• Abby Ellis

Association House Participant becomes U.S. Citizen


Participant, Leonides Alvarez, holding her official U.S. citizen document

There are many obstacles in life, but one Association House participant overcame a hurdle that most Americans take for granted – becoming a U.S. citizen.

Leonides, born in Cocula, Mexico, moved to the United States when she was 9 years old. Leonides lost her mother in 2010. Consequently, she found herself in unstable living situations due to lack of family and resources here in the United States. Just three years ago, she came to Association House of Chicago where she thrived with stable housing and a supportive social and educational environment. She was happier, healthier, and began developing many new friendships. As part of these programs, she meets regularly with her case manager, Izamar, and the Community Connections Supervisor, Ana. With Izamar and Ana’s help, Leonides wanted to work toward one of her long-term dreams of becoming a U.S. citizen. They knew this was a daunting journey due to the scarcity of appointments, the lengthy process, and little to no guarantee of getting an initial appointment. However, the benefits outmatched the risk – healthcare, ability to work, take transit, travel, and more. Leonides was set on applying for U.S. citizenship.

It was a huge decision to start the application, but both Izamar and Ana weren’t surprised in the least. They describe Leonides as intelligent, talented, funny, and hardworking. She is loved among her friends and never fails to put a smile on your face. As part of the LSE program, Leonides works on vocational functioning.

“Me comienzo todos los días limpiar el baño de las niñas.” Leonides said. In English, “I started every day by cleaning the girls’ bathroom.”

Leonides takes pride in her job, and says being able to work is one of her biggest motivators for applying for citizenship. So, Leonides, along with her case workers, were determined to do whatever it takes to help her get there.

Leonides’ citizenship journey began in early 2020 when her case manager reached out to Centro Romero, a Latin American Legal Assistance Service Program. Centro Romero guided them through the citizenship process and submitted the correct paperwork and waiver form. This saved Leonides thousands of dollars in fees - a huge barrier for many people who are in the same position. Four months after submitting the paperwork, Leonides got a call for her first interview with the U.S. Office of Social Security.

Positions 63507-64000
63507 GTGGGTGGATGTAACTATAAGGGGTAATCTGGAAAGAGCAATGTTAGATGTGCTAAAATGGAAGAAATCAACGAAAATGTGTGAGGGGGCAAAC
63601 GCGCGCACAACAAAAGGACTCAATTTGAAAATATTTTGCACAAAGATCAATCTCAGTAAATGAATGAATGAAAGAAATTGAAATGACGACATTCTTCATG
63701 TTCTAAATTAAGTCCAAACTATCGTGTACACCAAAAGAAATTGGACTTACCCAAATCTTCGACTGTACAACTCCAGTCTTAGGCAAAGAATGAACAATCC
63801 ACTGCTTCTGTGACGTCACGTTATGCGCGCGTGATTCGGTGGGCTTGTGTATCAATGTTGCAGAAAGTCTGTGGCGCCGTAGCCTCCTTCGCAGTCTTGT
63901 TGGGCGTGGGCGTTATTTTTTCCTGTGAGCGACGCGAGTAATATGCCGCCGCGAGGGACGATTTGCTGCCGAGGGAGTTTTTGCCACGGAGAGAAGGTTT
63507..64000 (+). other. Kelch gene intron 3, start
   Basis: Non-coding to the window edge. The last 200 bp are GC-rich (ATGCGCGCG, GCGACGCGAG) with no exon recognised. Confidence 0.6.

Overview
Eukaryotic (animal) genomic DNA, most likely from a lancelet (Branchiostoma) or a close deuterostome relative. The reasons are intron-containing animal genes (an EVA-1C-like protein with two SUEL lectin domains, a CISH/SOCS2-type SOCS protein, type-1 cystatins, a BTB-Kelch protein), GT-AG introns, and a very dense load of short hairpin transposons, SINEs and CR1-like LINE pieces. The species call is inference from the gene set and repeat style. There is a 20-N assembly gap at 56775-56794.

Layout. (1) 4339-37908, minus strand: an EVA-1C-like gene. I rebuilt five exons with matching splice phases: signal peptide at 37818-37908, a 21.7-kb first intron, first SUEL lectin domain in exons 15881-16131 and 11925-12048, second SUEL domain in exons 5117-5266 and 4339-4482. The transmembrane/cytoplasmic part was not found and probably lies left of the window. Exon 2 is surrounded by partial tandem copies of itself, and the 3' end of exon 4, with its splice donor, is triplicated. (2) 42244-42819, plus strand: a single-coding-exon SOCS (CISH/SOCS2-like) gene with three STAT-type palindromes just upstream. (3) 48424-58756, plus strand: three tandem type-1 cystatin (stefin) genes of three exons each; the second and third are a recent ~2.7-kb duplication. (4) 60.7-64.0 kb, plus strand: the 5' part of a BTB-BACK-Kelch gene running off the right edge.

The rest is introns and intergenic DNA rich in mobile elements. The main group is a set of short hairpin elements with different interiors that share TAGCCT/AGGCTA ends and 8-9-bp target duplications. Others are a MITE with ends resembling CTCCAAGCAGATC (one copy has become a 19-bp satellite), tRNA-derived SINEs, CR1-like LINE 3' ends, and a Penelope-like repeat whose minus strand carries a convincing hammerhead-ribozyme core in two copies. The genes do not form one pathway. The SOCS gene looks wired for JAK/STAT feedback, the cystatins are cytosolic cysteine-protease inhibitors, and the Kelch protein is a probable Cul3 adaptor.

“Me sentí un poco nerviosa,” Leonides recalls. In English, “I felt a little nervous.”

In the height of the pandemic, she did not want to miss her opportunity to move forward in the process. So, Leonides masked up and completed her first interview.

Leonides waited one year and felt her journey might have come to an end. But, she continued on – telling jokes to her friends, having movie nights with her roommate, and keeping up with her favorite telenovelas. She made the best of the pandemic situation. One of her favorite memories was receiving her stimulus check and having to reschedule her doctor’s appointment to do some much-needed retail therapy. According to her case manager, she nearly emptied the store! It was a day she will never forget.

Then one day, Leonides got the call she was hoping for! She had moved on to the next phase – fingerprinting and her final interview. Leonides and her case worker patiently waited three hours until a lawyer interviewed her. Leonides’ nerves were high, but she persevered through the 45-minute-long interview and left, not knowing when she would hear back. Not even a week later, Leonides was told to report to the courthouse to take the Naturalization Oath and become a United States citizen! There was no time to waste – Leonides and her case worker went straight to Burlington to find an outfit that was appropriate for such a momentous occasion.

Leonides put on her brand new red dress with her high heels- which she’s since sworn off- and went downtown to the courthouse. She proudly took the Naturalization Oath, and her case manager snapped some pictures to commemorate the moment. You can’t help but notice Leonides’ huge smile in every picture. Leonides says that she is most excited to start working, and eventually travel back to her hometown in Mexico which she hasn’t visited in over a decade. Association House is so proud of Leonides and can’t wait to see where this next chapter takes her.

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